Wagner Pavilion, Karlsplatz
The last time we were in Vienna (October 2012) we did a "fin de siècle" walk starting from the Opera House. The intention this time was to cover as much as possible of the other art nouveau (or Jugendstil) buildings in the centre of the city. I built up a list from some research in the internet. I have of course included one or two other things that caught my eye during the walk.
We started at Karlsplatz, near our hotel, which we also covered last time. The pavilions are so stunning however that it was no hardship to see and photograph them in better weather conditions. The architect Otto Wagner was appointed design head for the new Stadtbahn, or metropolitan railway, now the metro, and the two pavilions which stand facing each other, were the entrances to the Karlsplatz station. This one is a museum to Wagner, while the facing one is a bar.
A closer view reveals the exquisite decoration including prominent sunflower motifs.
Now we Friedrichstrasse and Lothringerstrasse to reach the entrance to the Stadtpark. Here was another of Wagner's metro stations, currently being restored. The decoration is much less extravagant than at Karlsplatz. We had seen the attractive lettering on other old stations, especially outside the centre, while we were in Vienna.
You enter the park through either of a pair of portals, designed by Friedrich Ohmann and Joseph Hackhofe in 1903-7. They are on either side of the canalised Wien river, which is spanned by a bridge in the same style by the same architects.
The portal is more than a mere gateway as it houses shaded seating areas in the four corners. Here is a detail of the beautiful stone carving.
We strolled through the park noting various statues of composers and then as we skirted the lake we were startled by this terrapin, posing on a rock and showing off his delicate yellow and green colouring. Not very art nouveau, but you have to keep your eyes open for beauty wherever you find it.
Emerging from the far corner of the park onto the Parkring and then Stubenring, we turned left into Georg-Coch Platz to see Otto Wagner's extraordinary Osterreich Postsparkasse (Austrian Postal Savings Bank) building of 1904-06.
It is very surprising that Wagner designed this rather plain building, constructed in concrete and ornamented only by the statues on the cornice and by a metal studs, only a few years after his colourful, floral, art nouveau buildings. It has been hailed as one of the first modernist buildings. And this is supported by the simple, clean lines of the banking atrium.
We went round the back of Postsparkasse to reach Fleishmarkt where we were staggered by the exuberant brickwork and decoration of the Greek Orthodox cathedral, inaugurated in 1858.
A little further on was this extravagantly decorated building at number 14 Fleischmarkt. It dates from 1898-99 and the architects were Ferdinand Dehm and Franz Olbricht. I had to take this picture from an award angle to avoid the direct sun.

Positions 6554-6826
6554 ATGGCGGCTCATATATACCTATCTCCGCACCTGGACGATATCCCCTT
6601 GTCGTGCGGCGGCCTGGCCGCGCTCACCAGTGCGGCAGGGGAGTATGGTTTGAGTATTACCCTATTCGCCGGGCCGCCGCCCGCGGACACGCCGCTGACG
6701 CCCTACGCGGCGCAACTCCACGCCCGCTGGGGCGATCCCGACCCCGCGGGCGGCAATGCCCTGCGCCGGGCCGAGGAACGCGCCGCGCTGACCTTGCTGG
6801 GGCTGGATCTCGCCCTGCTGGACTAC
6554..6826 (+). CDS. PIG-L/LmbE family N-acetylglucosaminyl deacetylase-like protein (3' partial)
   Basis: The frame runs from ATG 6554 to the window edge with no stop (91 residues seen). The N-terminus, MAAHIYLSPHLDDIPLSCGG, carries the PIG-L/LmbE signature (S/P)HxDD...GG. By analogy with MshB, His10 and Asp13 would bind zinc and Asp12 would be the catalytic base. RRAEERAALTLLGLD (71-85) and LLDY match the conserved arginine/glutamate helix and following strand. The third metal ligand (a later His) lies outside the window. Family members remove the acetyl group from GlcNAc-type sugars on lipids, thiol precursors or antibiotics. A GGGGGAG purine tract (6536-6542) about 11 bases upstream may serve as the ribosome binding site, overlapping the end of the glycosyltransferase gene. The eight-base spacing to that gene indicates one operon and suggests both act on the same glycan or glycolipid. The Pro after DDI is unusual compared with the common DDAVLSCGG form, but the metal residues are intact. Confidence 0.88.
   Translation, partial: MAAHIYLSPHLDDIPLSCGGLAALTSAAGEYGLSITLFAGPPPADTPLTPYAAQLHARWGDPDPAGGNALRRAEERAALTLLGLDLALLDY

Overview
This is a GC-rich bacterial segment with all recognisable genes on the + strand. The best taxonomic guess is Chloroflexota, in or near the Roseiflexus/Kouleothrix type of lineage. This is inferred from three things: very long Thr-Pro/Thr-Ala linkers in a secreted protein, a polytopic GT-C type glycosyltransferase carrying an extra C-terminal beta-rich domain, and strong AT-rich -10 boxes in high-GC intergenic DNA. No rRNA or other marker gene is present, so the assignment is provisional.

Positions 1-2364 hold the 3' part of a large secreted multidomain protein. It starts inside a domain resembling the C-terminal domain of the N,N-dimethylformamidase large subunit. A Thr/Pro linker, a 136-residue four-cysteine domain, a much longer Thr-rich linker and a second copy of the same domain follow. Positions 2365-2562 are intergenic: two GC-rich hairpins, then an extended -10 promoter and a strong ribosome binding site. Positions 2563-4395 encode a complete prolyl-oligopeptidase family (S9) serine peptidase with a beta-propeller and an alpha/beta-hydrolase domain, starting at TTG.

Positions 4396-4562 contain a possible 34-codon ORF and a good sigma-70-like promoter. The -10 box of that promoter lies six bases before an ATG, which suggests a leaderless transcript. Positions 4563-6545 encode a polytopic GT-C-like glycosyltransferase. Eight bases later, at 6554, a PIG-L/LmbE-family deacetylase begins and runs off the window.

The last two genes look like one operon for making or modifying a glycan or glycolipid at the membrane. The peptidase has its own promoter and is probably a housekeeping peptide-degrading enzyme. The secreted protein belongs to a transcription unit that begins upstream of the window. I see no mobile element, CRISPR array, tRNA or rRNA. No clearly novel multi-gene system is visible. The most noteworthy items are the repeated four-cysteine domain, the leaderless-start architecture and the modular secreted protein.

At the junction with Rotenturnstrasse, Fleischmarkt 1, is the Orestihof (1909-10) by Arthur Baron. This is notable for its geometric patterns.
Not far away, in Hoher Markt, is the famous Anker Clock (1911-14). This was created by the painter and sculptor Franz von Matsch and forms a bridge between the two parts of the Anker Insurance Company‘s building. In the course of 12 hours, twelve historical figures or pairs of figures move across the bridge. Every day at noon, all of the figures parade, each accompanied by music from its era. Curiously, all the figures are black or dark brown. By chance we arrived just bfore 12 noon and saw this wonderful pageant.
The reverse side is much plainer with seem now to be rather dubious carvings of naked children.
Feeling hungry we headed to the plaza by St Stephen's cathedral, a wonderful gothic structure dating from the 13th century, albeit with a baroque interior. It has been undergoing a lengthy restoration and the west end looks to have been recently completed.
We enjoyed an expensive but rather wonderful lunch in the Do and Co hotel restaurant (which had been recommended to us) and contined our walk along Graben, one of Vienna's main streets. At number 10, on the left, is a house designed by the uniquitous Otto Wagner. It is notably principally for the rooftop studio which Wagner designed for his own use.
Further along at number 13 is the Knize House (1909-13) by Adolf Loos, with fabulous mosaic figures. Loos became famous for his book Ornament and crime which argued that the demise of ornament was a sign of the advance of civilisation and for the modernist Loos Haus in Vienna, also known as the Goldman & Salatsch Building, which exemplified the lack of ornament.
Graben continues into Bognergasse where we found the wonderful Engel Apotheke building by Oskar Laske (1901-2).
Here is a more detailed view of the frieze over the first floor window - note the recurrence of the sunflower motif seen earlier in the Wagner Pavilion.
Further along we turned right into Tiefer Graben (the deep ditch, once a branch of the River Danube) to see the Hohe Bruche (High Bridge), where this street is crossed by Wipplingerstrasse. It was designed by Josef Hackhofer and built in 1903–04.
Passing under the bridge brought us to the end of our walk, the Orient Hotel, with its wonderful gold ornamentation. I can't find out anything about it architecturally, but it seems that it is famous for being a "love hotel.
Conditions: hot and sunny.
Distance: maybe 3 miles.
Rating: four and a half stars. Some old friends, some new gems and a few surprises.